Restorative justice and confucianism in Hong Kong

Lo, Hung-Kei (2019) Restorative justice and confucianism in Hong Kong. Other thesis, Middlesex University.

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Abstract

This thesis is a study of victim-offender mediation meetings in two non-government organisations in Hong Kong – Methodist Centre and Evangelical Lutheran Church Social Service – that the author conducted between January 2015 and February 2016 for the purpose of a doctorate. 22 social workers from Methodist Centre (Project Concord) and Evangelical Lutheran Church Social Service (Hong Kong Youth Enhancement Scheme) have been interviewed. The prime aim of the study was to understand in what way and what sense Confucianism, Confucian relational ethics and filial piety affect the attitude of social workers towards restorative justice and the implementation of restorative justice in Hong Kong. Social workers as mediators play a vital role in victim-offender mediation meetings because they actualise and interpret restorative justice principles. The social workers' understandings of Confucianism and restorative justice are fundamental to the implementation of restorative justice in Hong Kong. The focus of this study is an interpretation of: the lived experiences of social workers and their understanding of Confucianism and its core values; the role of macro-community members; the role of parents as micro-community members; and the role of social workers as mediators in victim-offender mediations.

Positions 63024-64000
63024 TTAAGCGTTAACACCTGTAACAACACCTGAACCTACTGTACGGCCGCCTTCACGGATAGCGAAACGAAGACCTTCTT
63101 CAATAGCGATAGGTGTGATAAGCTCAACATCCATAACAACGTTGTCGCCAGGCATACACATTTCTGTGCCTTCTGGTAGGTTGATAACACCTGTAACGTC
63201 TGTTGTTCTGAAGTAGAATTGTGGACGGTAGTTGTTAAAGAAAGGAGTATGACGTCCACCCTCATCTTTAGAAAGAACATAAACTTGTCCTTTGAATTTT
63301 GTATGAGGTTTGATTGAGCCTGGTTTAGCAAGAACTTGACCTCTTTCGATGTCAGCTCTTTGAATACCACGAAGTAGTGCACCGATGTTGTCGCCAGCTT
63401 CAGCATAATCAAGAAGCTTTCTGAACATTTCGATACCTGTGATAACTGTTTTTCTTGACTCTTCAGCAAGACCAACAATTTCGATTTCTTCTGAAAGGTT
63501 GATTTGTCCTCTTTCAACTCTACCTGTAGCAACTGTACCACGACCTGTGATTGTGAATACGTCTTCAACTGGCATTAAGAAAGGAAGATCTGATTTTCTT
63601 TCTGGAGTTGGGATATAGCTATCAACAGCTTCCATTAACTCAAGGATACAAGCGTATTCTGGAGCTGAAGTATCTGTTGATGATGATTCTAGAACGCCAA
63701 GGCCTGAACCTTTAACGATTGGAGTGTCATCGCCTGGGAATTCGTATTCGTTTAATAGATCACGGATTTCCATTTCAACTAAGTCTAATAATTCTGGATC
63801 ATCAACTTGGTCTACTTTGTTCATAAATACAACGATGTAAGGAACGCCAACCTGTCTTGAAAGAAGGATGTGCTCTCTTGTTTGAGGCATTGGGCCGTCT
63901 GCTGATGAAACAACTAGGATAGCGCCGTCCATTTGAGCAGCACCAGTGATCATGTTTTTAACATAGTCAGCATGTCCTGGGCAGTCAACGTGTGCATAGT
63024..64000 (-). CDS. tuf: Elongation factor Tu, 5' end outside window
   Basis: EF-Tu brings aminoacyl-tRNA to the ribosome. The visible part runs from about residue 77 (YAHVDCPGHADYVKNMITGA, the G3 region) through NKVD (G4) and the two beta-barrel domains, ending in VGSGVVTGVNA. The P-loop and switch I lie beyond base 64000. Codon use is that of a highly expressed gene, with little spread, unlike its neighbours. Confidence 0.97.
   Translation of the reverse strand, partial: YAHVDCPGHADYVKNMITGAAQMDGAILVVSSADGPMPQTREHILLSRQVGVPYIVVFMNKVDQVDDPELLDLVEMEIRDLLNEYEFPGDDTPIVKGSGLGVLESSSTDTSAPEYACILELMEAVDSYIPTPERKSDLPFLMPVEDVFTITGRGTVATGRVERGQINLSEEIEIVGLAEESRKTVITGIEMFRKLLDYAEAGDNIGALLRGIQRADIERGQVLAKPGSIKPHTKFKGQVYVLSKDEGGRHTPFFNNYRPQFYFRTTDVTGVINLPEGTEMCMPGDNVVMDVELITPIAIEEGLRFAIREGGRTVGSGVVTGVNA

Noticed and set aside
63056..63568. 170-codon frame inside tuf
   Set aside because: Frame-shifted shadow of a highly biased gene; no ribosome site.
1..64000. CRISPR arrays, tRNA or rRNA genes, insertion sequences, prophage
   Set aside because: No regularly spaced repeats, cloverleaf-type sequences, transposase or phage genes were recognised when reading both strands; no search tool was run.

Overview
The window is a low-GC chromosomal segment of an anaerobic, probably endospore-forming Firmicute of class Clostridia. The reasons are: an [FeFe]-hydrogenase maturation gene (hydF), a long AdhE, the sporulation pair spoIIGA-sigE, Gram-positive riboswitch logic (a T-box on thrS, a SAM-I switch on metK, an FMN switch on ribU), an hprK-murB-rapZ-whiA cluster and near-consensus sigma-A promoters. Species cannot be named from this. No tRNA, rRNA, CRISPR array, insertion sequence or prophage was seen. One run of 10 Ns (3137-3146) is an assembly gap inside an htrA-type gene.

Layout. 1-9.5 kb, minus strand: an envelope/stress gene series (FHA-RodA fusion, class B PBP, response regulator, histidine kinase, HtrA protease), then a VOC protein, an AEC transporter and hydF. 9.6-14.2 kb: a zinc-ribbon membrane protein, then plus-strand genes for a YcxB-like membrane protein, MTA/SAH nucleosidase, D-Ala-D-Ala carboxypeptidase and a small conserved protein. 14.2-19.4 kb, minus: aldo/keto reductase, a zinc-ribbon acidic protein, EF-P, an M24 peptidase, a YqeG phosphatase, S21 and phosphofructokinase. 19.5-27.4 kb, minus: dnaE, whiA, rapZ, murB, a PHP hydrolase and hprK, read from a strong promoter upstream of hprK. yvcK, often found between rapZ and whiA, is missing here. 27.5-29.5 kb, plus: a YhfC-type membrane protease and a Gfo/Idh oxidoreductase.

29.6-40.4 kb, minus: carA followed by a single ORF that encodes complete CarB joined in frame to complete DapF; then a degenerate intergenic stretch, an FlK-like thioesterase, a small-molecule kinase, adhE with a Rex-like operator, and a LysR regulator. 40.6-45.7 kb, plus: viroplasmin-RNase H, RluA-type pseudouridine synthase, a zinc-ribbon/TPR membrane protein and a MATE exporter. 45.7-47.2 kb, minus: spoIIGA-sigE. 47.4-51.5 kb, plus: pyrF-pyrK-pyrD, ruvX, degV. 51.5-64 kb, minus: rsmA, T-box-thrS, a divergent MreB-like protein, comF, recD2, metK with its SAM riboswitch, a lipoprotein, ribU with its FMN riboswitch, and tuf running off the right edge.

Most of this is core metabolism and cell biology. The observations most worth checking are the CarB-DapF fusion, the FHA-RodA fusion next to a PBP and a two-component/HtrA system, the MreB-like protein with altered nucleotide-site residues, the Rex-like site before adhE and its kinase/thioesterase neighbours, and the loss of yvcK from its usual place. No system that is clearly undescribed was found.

The aim and focus of the study translate into three central research questions:

(1) How do social workers in Hong Kong understand Confucianism in general, and hierarchical social order, ‘face’, shame, and filial piety in particular?

(2) From the perceptions of social workers in Hong Kong, under the influence of Confucianism, who are the macro-community members and what is the role of parents as micro-community members in victim-offender mediation?

(3) How do Confucian relational ethics, filial piety, shame and Confucianism influence the attitudes of social workers as mediators in relation to the philosophy and practice of restorative justice in victim-offender mediation?

Item Type: Thesis (Other)
Research Areas: A. > School of Law
B. > Theses
Item ID: 26455
Depositing User: Brigitte Joerg
Date Deposited: 23 Apr 2019 08:19
Last Modified: 16 Jun 2019 03:15
URI: https://eprints.mdx.ac.uk/id/eprint/26455

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